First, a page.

June 15, 2012
So I’m reading Infinite Jest by David Foster Wallace – while on the ride from the hotel to the NBPA Top 100 Camp – this morning, and there’s a section that discusses mastery of tennis.
“‘He’s talking about developing the concept of tennis mastery,’ Chu tells the other three… ‘His point is that progress towards genuine Show-caliber mastery is slow, frustrating. Humbling. A question of less talent than temperament…that because you proceed toward mastery through a series of plateaus, so there’s like radical improvement up to a certain plateau, with the only way to get off one of the plateaus and climb up to the next one up ahead is with a whole lot of frustrating mindless repetitive practice and patience and hanging in there…’
‘What John’s saying is the types who don’t hang in there and slog on the patient road toward mastery are basically three. Types. You’ve got what he calls your Despairing type, who’s fine as long as he’s in the quick-improvement stage before a plateau, but then he hits a plateau and sees himself seem to stall, not getting better as fast or even seeming to get a little worse, and this type gives in to frustration and despair, because he hasn’t got the humbleness and patience to hang in there and slog, and he can’t stand the time he has to put in on plateaux, and what happens?… He bails, right…
‘Then you’ve got your Obsessive type, J.W. says, so eager to plateau-hop he doesn’t even know the word patient, much less humble or slog, when he gets stalled at a plateau he tries to like will and force himself off it, by sheer force of work and drill and will and practice, drilling and obsessively honing and working more and more, as in frantically, and he overdoes it and gets hurt, and pretty soon he’s all chronically messed up with injuries, and he hobbles around on the court still obsessively overworking, until finally he’s hardly even able to walk or swing, and his ranking plummets…’
‘Then what John considers maybe the worst type, because it can cunningly masquerade as patience and humble frustration. You’ve got the Complacent type, who improves radically until he hits a plateau, and is content with the radical improvement he’s made to get to the plateau, and doesn’t mind staying at the plateau because it’s comfortable and familiar, and he doesn’t worry about getting off it, and pretty soon you find he’s designed a whole game around compensating for the weaknesses and chinks in the armor the given plateau represents in his game, still – his whole game is based on this plateau now. And little by little, guys he used to beat start beating him, locating the chinks of the plateau, and his rank starts to slide, but he’ll say he doesn’t care, he says he’s in it for the love of the game, and he always smiles but there gets to be something sort of tight and hangdog about his smile, and he always smiles and is real nice to everybody and real good to have around but he keeps staying where he is while other guys hop plateaux, and he gets beat more and more, but he’s content.’”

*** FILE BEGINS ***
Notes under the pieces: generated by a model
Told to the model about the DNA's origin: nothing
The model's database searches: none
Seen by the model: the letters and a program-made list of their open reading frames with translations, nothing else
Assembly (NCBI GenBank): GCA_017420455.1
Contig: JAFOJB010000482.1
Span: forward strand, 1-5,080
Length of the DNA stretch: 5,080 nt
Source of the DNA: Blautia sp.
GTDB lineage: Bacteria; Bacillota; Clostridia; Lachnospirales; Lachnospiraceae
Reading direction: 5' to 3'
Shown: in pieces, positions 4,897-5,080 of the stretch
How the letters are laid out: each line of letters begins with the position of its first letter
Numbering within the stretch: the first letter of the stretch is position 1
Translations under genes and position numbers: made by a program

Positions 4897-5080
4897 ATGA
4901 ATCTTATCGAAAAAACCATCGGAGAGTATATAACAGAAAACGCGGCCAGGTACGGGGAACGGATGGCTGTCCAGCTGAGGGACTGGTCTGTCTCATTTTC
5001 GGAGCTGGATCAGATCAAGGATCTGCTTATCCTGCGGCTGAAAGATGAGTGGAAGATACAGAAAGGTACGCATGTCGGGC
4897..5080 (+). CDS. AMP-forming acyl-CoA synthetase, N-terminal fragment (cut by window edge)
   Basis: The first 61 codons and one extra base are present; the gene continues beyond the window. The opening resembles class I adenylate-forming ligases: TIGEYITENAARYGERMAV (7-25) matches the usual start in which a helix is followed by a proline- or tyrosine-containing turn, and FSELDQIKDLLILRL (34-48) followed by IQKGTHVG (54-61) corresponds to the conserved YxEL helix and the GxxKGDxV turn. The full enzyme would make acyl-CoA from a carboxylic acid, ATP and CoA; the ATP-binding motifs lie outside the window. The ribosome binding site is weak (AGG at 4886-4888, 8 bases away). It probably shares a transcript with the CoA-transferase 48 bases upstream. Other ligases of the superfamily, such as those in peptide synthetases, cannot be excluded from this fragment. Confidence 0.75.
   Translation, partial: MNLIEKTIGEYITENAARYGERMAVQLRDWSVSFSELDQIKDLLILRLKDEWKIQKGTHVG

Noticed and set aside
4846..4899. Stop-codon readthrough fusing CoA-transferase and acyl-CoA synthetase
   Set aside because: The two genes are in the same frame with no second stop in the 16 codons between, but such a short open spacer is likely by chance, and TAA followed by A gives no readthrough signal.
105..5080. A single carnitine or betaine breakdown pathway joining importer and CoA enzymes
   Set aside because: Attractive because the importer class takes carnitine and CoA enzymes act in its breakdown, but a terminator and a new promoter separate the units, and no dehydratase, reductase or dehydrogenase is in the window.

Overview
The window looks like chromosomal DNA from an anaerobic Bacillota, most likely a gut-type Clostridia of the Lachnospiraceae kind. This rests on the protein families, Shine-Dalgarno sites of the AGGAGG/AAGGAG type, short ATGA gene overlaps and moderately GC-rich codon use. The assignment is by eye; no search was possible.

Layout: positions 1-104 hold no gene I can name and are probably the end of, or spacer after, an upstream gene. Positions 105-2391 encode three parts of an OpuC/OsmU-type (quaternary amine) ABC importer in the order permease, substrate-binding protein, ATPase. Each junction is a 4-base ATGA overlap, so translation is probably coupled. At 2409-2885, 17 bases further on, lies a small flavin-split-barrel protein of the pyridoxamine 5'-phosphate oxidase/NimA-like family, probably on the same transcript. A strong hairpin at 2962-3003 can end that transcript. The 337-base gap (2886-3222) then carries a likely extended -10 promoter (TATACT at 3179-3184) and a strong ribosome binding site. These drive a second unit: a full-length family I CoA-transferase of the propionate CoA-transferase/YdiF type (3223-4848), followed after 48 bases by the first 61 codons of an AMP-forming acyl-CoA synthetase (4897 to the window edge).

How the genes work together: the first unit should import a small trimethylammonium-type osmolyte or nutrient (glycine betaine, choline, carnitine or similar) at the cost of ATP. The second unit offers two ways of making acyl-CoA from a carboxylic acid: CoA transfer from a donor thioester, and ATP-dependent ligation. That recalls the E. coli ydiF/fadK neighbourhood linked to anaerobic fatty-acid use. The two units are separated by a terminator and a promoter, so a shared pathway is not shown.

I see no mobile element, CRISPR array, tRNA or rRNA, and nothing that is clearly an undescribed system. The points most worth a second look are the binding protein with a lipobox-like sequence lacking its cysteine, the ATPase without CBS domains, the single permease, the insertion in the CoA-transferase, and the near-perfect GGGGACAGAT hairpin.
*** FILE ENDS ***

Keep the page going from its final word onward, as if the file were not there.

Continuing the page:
And that’s the fastest I ever improved as a basketball scout.
June 11, 2012
Because schedules in the playoffs are anything but balanced, the only way to really evaluate teams on a level playing field is to adjust for competition. I do so by comparing the Offensive and Defensive Ratings teams post to the weighted average of their opponents during the regular season. The amount better or worse than an average opponent during the regular season is the basis for offensive and defensive rankings and a combined net performance.
Entering the NBA Finals, here are this year’s numbers.
Team Off Def Net ---------------------------------- Miami 7.9 4.8 12.8 Oklahoma City 9.3 2.6 11.9 San Antonio 5.9 3.9 9.8 Philadelphia 0.3 7.2 7.5 Boston 0.2 5.9 6.1 Indiana -0.7 4.7 4.0 Memphis -3.2 5.9 2.7 Denver 1.3 -0.6 0.7 Chicago -4.7 5.4 0.7 L.A. Lakers 0.3 0.3 0.6 L.A. Clippers -0.4 0.2 -0.2 Dallas -0.5 -0.6 -1.1 Atlanta -6.2 4.0 -2.2 Orlando -7.6 0.4 -7.3 New York -4.2 -3.6 -7.7 Utah -9.6 -0.3 -9.9
I would submit that Miami outplaying Oklahoma City in the playoffs is something of a minority position, given that the Thunder had a much more difficult matchup in the conference finals and played three more games over the course of the playoffs. However, the Heat still had a better point differential en route to the NBA Finals, built largely during a dominant first-round win over the New York Knicks. While the Thunder swept the Dallas Mavericks, three of the four games could have gone either way.
Additionally, Miami’s more difficult set of early matchups (the Knicks and the Indiana Pacers rated ahead of both the Dallas Mavericks and the Los Angeles Lakers during the regular season, despite the championship pedigree of the West teams) made the Heat’s path slightly more difficult overall.
Despite losing the Western Conference Finals, the Spurs were still clearly the best team not to reach the Finals. After that, the rankings break down a bit because of injuries. The Pacers and Philadelphia 76ers are getting credited for beating the regular-season Orlando Magic and Chicago Bulls, who played below that level because of health.
June 8, 2012
Was last night’s performance the best we’ve seen from LeBron in a high-leverage game?
Here were his best Hollinger Game Scores in games where the Championship Leverage was 2.00 or greater (meaning the game had at least twice as much impact on the outcome of the NBA championship as the average playoff game that season):
(Leverage for 2012 is based on an estimate of the final playoff-wide average game swing, derived from the pre-Finals average.)
Not quite his greatest high-leverage outing ever (that honor still belongs to this masterpiece), but it was pretty close. We’ll see if he can do it again in Game 7, which is tracking to be the 3rd-most important game of James’ career.